War of the Rebellion: Serial 021 Page 0659 Chapter XXVII. CORRESPONDENCE, ETC. - UNION.

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I think I could hold the place now against a very large force, but would like a few guns to mount on the fortifications.

A man who came in from Ponchatoula yesterday says that he read in the Memphis Appeal (January 15), now published at Jackson, that the United States forces were in possession of Vicksburg on the 11th instant. He reports that the enemy have left Ponchatoula and that there is but a small force at Camp Moore.

Should the enemy attempt to come down the river from Plaquemine, if General Grover had transportation to cross the river he could get in behind them and they would be betwixt two fires.

Respectfully, yours,


Commanding Post.

As soon as I hear of any movement of the enemy I will report by telegraph. I have charged the officer in command of Perkins' cavalry, near Plaquemine, to be vigilant and on the lookout and report any movement immediately.


Off Galveston, January 20, 1863.

Whereas a proclamation, dated Galveston, Tex., January 4, 1863, and signed by J. Bankhead Magruder, major-general commanding, declares the said port of Galveston to be open for trade with all friendly nations, and invites their merchants to resume their usual commercial intercourse with the said port of Galveston; therefore the undersigned hereby warns all concerned that the port of Galveston and also Sabine Pass, as well as the whole coast of Texas, are under an actual blockade by a sufficient force of United States vessels; and any merchant vessel appearing off the aforesaid ports or attempting to pass out from the said ports under any pretext whatever will be captured, notwithstanding the aforesaid proclamation, and sent into an open port of the United States for adjudication.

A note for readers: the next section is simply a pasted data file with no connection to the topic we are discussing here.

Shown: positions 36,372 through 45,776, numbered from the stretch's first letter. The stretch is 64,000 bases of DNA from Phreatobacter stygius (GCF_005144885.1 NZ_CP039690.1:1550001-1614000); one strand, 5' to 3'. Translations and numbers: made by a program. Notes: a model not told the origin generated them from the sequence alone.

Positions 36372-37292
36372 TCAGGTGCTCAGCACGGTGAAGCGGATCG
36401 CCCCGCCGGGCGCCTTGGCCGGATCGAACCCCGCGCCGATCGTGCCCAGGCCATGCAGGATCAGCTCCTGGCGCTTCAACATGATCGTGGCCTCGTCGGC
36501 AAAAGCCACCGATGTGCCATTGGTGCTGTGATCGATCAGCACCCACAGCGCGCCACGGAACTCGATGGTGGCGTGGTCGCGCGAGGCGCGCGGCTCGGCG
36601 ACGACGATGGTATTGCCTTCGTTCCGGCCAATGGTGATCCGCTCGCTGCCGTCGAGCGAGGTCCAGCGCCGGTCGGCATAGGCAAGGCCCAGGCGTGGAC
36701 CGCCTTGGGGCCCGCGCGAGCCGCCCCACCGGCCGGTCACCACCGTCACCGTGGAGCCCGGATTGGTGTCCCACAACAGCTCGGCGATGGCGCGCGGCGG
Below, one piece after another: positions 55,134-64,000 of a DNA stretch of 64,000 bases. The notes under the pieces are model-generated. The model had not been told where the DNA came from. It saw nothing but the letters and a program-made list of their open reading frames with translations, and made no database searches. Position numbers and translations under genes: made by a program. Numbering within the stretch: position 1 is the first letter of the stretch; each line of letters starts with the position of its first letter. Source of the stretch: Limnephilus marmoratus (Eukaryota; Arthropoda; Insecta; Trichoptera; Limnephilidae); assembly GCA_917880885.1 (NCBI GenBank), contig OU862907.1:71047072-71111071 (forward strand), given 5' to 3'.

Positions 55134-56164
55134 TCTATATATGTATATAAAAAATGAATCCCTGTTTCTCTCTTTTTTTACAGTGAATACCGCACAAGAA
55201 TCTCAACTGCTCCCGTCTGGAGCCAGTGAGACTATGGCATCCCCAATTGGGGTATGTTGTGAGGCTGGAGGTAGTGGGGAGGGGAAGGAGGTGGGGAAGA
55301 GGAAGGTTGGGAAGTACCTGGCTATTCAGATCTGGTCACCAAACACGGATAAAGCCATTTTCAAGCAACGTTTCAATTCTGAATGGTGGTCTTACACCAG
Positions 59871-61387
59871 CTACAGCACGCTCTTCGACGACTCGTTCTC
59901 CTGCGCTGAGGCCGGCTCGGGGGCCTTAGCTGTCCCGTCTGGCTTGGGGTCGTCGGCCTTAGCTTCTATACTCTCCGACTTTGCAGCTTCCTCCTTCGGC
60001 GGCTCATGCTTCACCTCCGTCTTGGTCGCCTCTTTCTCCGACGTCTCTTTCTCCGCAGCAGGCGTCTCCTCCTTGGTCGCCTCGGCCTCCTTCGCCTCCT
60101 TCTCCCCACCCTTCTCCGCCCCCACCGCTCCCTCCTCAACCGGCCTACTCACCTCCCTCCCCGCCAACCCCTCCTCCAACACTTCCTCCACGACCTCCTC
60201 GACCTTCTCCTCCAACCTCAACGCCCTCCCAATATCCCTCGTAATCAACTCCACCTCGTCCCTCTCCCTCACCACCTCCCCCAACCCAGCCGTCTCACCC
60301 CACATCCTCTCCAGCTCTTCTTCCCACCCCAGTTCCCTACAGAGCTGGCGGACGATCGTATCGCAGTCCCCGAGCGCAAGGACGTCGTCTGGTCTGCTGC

Comm., Comd. U. S. Forces off Galveston and Coast of Texas.


New Orleans, January 21, 1863.

LieutenantCol. RICHARD B. IRWIN,

Assistant Adjutant-General, Department of the Gulf:

SIR: I have the honor to acknowledge the receipt of your communication inclosing a document from Brigadier-General Weitzel in relation to the gunboats in Berwick Bay.

In reply I have to say that it is the first I knew of the gigantic operations in that quarter, or I certainly would not have taken the Estrella from there to place in Lake Pontchartrain. In my last conversation with the commanding general he certainly expressed no such views to me, but appeared glad that I had ordered the Estrella around to the lake until I could get others of more suitable force for flanking the position at New Orleans.

Before ordering the Estrella around I wrote to the commanding officer